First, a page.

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Re: Config Files Redux

by brian_d_foy (Abbot)
on Nov 23, 2006 at 20:35 UTC ( #585780=note: print w/replies, xml ) Need Help??


in reply to Config Files Redux

In my experience, the things I would like to do as a programmer because they make sense to me cause the most problems for the non-programmers who have to use the stuff.

Some sort of config checker or lint is good, but XML isn't really going to do that for you. You want to check not only the format, but the meaning of the actual values (e.g. does that file really exist, can you send mail to that email address, etc). A DTD doesn't really buy you that much once you already have code to read the configuration and test it.

If techies will administer the app, then you might do just fine with an XML (or XML like) format. However, every time I think that, the maintenance task gets pawned off to some non-techie who just wants to make it through the day without breaking anything. :)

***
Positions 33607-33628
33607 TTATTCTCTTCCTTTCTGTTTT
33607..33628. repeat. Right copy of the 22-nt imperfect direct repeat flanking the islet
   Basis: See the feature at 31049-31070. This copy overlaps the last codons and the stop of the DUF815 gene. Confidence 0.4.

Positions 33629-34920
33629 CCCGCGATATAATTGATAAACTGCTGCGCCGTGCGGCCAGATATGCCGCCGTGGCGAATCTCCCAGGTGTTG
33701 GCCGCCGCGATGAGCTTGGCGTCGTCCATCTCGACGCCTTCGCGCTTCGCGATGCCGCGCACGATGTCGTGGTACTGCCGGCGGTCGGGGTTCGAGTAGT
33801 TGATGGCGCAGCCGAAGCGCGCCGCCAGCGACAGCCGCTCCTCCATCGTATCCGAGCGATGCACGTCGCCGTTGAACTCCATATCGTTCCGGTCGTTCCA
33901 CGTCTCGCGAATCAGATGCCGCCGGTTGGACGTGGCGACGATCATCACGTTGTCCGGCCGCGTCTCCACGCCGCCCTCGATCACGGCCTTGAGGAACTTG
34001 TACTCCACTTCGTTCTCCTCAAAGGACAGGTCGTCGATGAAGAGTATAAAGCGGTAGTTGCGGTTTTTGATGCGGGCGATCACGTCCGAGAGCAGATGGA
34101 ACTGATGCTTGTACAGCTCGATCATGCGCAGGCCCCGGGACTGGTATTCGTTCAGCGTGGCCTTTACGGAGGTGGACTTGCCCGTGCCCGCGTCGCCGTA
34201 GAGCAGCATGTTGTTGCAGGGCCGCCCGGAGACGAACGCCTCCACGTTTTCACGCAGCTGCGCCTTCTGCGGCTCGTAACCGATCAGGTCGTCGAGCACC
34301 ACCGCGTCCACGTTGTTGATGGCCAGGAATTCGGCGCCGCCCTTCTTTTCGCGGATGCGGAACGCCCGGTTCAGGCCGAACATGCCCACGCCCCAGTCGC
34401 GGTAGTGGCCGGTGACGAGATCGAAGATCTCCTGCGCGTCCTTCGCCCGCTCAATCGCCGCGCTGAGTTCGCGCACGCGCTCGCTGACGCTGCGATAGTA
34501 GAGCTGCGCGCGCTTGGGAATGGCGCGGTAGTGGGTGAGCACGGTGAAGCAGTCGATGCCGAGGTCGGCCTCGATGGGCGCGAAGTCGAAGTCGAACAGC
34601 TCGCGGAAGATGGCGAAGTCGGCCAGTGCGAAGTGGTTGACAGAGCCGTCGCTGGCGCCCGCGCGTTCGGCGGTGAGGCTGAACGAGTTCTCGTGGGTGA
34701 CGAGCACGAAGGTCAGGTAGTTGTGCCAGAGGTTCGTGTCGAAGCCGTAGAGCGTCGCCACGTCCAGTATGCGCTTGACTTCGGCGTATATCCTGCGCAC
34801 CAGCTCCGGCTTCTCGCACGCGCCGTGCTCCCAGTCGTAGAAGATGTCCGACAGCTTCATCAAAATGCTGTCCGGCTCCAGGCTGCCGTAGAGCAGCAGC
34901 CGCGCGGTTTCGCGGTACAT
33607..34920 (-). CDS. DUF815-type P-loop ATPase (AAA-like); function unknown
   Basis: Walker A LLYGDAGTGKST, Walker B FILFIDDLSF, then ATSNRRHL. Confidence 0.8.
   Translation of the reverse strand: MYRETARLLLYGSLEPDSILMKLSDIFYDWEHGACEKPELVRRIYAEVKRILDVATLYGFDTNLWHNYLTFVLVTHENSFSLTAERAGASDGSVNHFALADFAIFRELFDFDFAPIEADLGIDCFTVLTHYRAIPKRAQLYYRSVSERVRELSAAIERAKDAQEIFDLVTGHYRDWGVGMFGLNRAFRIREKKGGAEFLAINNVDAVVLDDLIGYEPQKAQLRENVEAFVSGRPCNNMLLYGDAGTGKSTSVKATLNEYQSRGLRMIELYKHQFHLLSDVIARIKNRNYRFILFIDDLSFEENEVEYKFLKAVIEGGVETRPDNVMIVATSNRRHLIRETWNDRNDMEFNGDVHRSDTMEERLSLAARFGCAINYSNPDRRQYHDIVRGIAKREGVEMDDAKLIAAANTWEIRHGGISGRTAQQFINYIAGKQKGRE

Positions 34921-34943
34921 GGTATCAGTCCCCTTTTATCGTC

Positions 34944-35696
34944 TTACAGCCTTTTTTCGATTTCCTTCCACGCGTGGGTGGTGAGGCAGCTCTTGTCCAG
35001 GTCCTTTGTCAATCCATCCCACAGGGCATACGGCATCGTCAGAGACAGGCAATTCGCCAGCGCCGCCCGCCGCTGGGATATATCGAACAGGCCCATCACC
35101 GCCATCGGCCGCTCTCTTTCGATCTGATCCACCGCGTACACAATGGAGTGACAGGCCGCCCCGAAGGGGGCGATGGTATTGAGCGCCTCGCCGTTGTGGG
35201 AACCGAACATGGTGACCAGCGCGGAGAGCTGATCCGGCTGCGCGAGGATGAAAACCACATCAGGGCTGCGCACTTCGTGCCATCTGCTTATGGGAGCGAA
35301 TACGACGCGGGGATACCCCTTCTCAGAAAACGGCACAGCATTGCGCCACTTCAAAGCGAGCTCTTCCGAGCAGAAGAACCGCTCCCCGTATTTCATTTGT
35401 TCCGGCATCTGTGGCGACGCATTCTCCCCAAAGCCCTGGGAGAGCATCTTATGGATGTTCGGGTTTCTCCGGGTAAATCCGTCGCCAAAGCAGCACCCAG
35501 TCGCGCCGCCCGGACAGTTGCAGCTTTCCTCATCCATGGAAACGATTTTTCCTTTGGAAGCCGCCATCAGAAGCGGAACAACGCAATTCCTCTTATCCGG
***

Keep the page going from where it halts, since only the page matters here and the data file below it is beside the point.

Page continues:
There's really no rule that fits everyone's situation, but I've found that the non-technical considerations to be more important, even when I didn't like it. :)

--
brian d foy <brian@stonehenge.com>
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Re^2: Config Files Redux
by Tanktalus (Canon) on Nov 23, 2006 at 21:04 UTC

    Just to add to this statement - our check-in process was recently modified to include a form to fill out with evidence that all proper processes have been followed. The form is just a text area field with pre-populated XML in it that we're supposed to fill in. Then the server validates each field, and, if anything isn't filled out appropriately, it spits back "invalid" for each field that's wrong.

    I can tell you that this is seriously annoying.

    And our product has a key selling feature that involves XML. And, obviously, nearly everyone using it are developers.

    Although, on the other hand, it may make things a bit easier when I attempt to bypass the whole thing by writing a perl client that fills all the fields in for me, using LWP.

    (I know this is straying dangerously off the original topic, but the lesson is: if you expect frequent modification, simple-to-edit becomes so much more important. And XML ain't it.)

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